With his tribute to McCain, Biden wanted to show that it is possible to heal wounds. If the roles were reversed, it is unlikely that Trump would be able to speak at a memorial for a high-profile Democrat. In this climate of confrontation, Trump accuses Biden in his speeches of being a puppet manipulated by the “radical left” and “environmental extremists.” The former president also promotes from a distance the impeachment of Biden and the partial government shutdown due to lack of funding.
Opposition to Trump
Following the November 2022 midterm elections, many saw Trump’s prominence during the campaign — and the extremist candidates he promoted — as the cause of the Republican Party’s disappointing results. Trump drove away moderate voters and mobilized Democrats. In spite of this, the Republican base blindly supports him, and he leads the presidential primary polls by more than 40 points over Ron DeSantis.
Biden’s popularity in the polls is very low, and although he tries to show off the achievements of his administration, the role of opposition to Trump may be electorally more profitable for him than his own performance. It worked for him in the 2020 presidential and 2022 legislative elections. The Trumpist threat has not disappeared, so the president is back on the charge, although the question remains as to whether his message will be somewhat worn out.
“As I’ve said before, we’re at an inflection point in our history — one of those moments that only happens once every few generations. Where the decisions we make today will determine the course of this country — and the world — for decades to come,” the president insisted, who already said that the previous elections, the midterms in 2022, were that same inflection point.
“So, you, me, and every American who is committed to preserving our democracy carry a special responsibility. We have to stand up for America’s values embodied in our Declaration of Independence because we know MAGA extremists have already proven they won’t. We have to stand up for our Constitution and the institutions of democracy because MAGA extremists have made clear they won’t. History is watching. The world is watching. Most important, our children and grandchildren are watching,” he added.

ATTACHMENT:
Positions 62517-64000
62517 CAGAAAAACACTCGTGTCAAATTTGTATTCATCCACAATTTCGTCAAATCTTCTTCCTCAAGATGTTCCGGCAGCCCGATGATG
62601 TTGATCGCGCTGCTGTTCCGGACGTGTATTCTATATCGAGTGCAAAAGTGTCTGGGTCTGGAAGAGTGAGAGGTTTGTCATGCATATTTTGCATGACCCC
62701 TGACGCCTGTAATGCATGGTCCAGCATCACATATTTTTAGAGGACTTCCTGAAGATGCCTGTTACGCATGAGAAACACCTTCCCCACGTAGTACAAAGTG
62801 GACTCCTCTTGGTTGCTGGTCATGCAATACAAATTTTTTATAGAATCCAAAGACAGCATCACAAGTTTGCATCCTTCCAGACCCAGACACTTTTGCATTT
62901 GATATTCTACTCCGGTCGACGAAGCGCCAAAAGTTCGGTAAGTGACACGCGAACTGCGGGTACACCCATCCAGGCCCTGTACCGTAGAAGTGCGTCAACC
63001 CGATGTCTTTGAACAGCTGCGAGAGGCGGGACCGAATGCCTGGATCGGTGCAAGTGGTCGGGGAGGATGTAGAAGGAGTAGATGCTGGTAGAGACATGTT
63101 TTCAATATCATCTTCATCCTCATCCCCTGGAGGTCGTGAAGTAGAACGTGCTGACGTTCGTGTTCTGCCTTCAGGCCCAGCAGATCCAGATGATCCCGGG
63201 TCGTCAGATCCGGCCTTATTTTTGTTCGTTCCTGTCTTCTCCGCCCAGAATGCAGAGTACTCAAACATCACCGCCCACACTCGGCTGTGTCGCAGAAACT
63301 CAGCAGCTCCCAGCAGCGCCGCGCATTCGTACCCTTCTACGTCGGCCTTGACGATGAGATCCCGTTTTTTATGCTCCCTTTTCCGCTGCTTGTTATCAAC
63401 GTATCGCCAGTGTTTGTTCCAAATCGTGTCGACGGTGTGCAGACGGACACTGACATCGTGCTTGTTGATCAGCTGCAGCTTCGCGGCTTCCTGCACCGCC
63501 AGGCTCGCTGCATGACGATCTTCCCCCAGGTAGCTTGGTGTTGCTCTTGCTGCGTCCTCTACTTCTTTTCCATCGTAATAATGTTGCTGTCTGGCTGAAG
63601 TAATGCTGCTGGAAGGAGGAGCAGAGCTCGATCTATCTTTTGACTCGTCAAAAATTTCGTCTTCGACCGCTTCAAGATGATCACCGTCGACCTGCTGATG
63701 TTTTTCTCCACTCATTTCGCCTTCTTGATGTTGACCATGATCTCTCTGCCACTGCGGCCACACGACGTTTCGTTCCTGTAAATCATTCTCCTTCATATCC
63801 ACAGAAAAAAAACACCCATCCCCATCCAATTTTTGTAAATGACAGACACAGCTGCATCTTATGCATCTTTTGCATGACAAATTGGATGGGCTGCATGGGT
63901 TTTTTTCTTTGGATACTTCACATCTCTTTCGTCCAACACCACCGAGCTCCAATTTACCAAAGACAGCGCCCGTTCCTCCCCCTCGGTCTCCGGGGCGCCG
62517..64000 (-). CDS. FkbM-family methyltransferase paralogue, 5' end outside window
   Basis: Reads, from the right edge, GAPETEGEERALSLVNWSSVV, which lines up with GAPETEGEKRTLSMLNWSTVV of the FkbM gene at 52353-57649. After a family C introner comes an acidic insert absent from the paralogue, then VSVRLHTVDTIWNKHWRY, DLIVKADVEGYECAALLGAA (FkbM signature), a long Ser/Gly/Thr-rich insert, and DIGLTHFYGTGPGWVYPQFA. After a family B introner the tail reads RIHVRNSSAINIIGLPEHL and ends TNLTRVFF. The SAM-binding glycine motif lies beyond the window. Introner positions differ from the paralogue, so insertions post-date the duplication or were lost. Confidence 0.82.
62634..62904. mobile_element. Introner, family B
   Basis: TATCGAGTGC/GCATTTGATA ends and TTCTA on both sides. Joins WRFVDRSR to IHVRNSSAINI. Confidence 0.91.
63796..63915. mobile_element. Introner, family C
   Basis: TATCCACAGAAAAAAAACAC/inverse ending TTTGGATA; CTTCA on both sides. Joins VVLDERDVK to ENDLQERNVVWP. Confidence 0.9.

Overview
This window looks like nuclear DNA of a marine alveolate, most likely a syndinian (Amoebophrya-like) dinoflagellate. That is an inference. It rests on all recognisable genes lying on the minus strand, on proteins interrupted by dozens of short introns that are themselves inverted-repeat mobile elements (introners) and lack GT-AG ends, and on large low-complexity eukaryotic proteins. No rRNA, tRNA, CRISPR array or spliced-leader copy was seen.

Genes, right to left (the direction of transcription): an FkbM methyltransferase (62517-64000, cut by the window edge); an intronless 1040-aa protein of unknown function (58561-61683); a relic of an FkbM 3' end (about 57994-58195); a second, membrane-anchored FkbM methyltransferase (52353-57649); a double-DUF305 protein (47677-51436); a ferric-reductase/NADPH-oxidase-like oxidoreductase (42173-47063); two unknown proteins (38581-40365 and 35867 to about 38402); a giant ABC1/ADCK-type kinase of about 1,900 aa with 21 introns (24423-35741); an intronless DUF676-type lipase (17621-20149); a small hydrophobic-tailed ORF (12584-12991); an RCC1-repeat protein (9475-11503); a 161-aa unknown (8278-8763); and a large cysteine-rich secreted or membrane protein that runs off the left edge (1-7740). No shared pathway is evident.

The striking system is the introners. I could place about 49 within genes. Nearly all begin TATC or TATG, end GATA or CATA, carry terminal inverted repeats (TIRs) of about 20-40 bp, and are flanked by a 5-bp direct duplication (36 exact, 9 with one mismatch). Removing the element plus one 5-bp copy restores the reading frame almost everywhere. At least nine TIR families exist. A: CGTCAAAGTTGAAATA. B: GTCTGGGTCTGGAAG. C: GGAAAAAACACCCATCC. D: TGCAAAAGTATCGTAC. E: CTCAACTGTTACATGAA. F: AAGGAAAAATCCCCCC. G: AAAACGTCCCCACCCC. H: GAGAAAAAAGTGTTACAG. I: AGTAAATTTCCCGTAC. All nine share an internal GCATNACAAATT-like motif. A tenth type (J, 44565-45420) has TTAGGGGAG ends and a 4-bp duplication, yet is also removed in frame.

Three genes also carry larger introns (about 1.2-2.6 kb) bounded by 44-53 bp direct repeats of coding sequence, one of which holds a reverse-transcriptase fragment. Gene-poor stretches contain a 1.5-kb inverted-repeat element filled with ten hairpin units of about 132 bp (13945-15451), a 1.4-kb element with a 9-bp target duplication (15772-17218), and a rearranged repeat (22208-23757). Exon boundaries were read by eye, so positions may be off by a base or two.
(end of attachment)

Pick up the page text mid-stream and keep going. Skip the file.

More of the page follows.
Accompanied by diplomat Cindy McCain, widow of John McCain, the McCain family, Arizona Governor Katie Hobbs and Arizona congresspeople, he announced funding from the American Rescue Plan to build the McCain Library in partnership with the McCain Institute and Arizona State University. It will be a new multipurpose facility that will provide education, employment, and health monitoring programs to the state’s disadvantaged communities.
House of Representatives inquiry against Biden gets underway
Biden's speech in defense of democracy coincided with the first session of a House of Representatives committee to formally investigate him as a preliminary step to impeachment. Republicans have been investigating Hunter Biden, son of Joe Biden, for years for his business dealings during his father's time as vice president. Some of those business dealings appear questionable, but they have found no evidence that Joe Biden, in his current or former position, abused his office or took bribes. The investigation is a concession to hardliners in the Republican Party, but a conviction and impeachment of Biden is unfeasible.
Republican James Comer, chairman of the committee where the hearing was being held, has argued that Hunter Biden took advantage of access to Joe Biden. Republicans insinuate that the then-vice president's son was well aware of his father's power and status when doing business and that if he was hired it was to gain access to his father.
Republicans have called Georgetown law professor Jonathan Turley to appear as an expert. He once argued in favor of impeachment against President Bill Clinton in 1998 and against the first of two cases against President Donald Trump. Turley has said he does not believe the evidence so far supports bringing impeachment charges against Biden, but that there is reason to launch an investigation into “demonstrably false” statements by Biden about his son's business dealings and the multimillion-dollar movement of funds under suspicion of influence peddling.
Michael Gerhardt, a University of North Carolina law professor called to appear by Democrats, said he had heard no evidence to bring impeachment charges against the president. “Any further investigation is being done to make sure that Mr. Biden has to prove his innocence, rather than the committee being able to connect the dots in a compelling and persuasive way,” Gerhardt said in his opening statement.